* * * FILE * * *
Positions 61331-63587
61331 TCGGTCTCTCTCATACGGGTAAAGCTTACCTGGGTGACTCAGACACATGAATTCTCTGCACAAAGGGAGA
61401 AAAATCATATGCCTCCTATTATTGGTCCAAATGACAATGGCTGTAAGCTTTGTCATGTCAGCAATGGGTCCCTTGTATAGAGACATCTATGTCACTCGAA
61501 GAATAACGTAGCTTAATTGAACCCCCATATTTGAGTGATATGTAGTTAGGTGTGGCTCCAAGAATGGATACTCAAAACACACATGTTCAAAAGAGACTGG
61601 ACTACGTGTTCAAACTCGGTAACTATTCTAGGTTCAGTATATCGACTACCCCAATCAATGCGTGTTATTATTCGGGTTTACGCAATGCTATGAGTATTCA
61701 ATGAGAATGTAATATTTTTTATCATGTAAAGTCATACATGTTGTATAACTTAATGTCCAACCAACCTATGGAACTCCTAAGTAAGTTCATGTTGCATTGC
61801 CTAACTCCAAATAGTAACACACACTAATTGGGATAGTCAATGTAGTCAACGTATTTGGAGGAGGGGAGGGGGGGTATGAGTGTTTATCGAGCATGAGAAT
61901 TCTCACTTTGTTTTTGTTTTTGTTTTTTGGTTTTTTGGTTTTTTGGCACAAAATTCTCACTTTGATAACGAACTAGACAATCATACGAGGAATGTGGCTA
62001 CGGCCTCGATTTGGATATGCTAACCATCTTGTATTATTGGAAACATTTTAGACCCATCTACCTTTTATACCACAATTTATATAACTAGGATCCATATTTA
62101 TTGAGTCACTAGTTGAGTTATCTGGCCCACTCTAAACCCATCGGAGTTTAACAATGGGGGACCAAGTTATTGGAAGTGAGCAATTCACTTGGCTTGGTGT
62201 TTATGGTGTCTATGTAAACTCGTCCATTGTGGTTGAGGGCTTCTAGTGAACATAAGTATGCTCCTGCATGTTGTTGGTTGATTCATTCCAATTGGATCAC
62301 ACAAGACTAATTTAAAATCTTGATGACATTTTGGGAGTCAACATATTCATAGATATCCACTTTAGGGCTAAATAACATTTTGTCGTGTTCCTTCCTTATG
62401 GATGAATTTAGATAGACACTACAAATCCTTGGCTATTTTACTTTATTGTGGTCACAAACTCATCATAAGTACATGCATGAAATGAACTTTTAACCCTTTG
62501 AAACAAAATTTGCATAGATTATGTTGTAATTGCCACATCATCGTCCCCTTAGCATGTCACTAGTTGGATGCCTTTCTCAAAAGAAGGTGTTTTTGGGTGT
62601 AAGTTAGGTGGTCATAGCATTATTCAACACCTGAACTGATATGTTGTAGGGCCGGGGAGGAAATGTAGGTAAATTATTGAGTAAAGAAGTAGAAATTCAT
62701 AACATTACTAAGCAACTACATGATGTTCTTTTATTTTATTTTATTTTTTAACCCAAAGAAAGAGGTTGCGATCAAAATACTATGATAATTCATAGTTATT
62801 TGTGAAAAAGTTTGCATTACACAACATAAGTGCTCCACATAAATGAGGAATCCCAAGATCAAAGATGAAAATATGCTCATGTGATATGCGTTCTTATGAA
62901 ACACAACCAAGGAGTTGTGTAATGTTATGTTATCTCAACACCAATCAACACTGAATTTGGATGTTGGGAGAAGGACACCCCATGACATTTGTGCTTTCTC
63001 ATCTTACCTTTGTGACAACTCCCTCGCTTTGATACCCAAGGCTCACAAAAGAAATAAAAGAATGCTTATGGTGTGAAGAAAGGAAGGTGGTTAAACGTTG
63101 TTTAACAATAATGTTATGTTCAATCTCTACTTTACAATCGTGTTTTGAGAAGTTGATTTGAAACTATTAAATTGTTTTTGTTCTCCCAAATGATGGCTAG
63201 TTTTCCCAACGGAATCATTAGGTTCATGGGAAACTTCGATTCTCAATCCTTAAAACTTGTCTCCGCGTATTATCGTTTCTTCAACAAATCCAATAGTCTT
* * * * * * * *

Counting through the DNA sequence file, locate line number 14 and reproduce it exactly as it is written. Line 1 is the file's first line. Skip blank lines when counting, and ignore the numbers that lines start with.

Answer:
62501 AAACAAAATTTGCATAGATTATGTTGTAATTGCCACATCATCGTCCCCTTAGCATGTCACTAGTTGGATGCCTTTCTCAAAAGAAGGTGTTTTTGGGTGT